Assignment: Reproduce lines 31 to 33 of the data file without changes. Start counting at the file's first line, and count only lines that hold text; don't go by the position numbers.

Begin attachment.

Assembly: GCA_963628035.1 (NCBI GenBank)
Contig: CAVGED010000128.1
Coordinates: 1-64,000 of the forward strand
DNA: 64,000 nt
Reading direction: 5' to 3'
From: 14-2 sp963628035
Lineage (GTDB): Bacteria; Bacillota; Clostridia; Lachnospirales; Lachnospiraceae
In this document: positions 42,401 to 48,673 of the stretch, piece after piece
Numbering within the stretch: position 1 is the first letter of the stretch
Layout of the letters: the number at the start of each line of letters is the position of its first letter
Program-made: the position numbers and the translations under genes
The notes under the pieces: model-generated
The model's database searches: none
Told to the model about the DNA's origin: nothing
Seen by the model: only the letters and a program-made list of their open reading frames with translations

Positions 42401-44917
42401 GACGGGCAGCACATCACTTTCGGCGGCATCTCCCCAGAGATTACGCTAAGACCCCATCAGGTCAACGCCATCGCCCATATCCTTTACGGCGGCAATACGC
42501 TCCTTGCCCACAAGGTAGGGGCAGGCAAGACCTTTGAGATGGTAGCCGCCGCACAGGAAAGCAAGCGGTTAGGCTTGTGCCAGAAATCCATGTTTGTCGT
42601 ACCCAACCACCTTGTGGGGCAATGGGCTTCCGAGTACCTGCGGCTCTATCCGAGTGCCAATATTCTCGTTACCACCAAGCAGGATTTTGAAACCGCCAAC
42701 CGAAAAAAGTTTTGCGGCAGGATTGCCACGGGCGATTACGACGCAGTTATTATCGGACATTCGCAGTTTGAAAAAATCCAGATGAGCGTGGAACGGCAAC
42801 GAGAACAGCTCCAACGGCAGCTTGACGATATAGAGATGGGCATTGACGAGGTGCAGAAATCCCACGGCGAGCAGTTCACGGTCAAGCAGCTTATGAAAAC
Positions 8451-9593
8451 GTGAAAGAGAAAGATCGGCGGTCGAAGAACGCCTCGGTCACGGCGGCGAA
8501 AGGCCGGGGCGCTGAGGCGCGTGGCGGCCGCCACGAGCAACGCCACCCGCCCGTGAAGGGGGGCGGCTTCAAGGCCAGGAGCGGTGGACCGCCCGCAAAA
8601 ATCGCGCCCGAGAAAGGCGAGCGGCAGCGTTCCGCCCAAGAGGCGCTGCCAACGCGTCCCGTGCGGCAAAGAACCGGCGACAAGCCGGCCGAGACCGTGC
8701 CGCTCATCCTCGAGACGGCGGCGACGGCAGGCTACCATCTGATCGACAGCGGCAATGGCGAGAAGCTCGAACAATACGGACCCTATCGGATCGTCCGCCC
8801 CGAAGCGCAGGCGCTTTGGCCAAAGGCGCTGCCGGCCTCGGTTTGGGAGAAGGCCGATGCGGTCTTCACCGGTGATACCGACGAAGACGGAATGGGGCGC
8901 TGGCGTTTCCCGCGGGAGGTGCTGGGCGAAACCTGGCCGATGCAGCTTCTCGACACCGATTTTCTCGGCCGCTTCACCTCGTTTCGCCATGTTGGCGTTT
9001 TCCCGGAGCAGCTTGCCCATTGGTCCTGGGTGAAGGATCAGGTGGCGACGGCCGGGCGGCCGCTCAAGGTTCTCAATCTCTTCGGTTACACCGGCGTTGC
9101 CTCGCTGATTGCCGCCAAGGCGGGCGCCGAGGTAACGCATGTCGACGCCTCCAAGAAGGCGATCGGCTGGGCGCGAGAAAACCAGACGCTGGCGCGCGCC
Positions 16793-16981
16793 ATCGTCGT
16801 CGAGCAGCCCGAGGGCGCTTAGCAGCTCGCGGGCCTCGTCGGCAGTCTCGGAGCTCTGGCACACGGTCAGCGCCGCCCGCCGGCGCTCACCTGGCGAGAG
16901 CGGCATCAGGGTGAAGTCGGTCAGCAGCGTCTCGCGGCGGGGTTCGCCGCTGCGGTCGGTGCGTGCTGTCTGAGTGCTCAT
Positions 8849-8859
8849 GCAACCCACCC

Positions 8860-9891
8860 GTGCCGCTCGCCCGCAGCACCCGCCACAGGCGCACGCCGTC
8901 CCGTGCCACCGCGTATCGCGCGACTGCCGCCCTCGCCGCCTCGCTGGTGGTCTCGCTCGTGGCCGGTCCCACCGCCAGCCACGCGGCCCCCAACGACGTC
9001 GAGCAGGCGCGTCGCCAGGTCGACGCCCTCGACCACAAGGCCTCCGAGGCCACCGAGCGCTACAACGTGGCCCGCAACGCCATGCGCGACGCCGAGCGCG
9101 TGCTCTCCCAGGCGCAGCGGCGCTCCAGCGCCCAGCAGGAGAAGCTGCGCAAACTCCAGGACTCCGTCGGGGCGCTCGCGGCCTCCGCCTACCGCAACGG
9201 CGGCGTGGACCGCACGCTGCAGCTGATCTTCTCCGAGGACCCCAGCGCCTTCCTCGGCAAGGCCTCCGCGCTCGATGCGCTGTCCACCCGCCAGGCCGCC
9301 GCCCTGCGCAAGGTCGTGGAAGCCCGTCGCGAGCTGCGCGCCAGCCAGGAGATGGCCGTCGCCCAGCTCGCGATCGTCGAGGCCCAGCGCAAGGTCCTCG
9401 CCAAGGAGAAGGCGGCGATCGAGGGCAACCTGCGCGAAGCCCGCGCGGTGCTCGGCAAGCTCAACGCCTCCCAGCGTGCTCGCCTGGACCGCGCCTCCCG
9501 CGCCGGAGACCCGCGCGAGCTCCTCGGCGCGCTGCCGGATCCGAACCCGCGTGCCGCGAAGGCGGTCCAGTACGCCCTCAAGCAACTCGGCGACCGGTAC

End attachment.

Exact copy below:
Positions 16793-16981
16793 ATCGTCGT
16801 CGAGCAGCCCGAGGGCGCTTAGCAGCTCGCGGGCCTCGTCGGCAGTCTCGGAGCTCTGGCACACGGTCAGCGCCGCCCGCCGGCGCTCACCTGGCGAGAG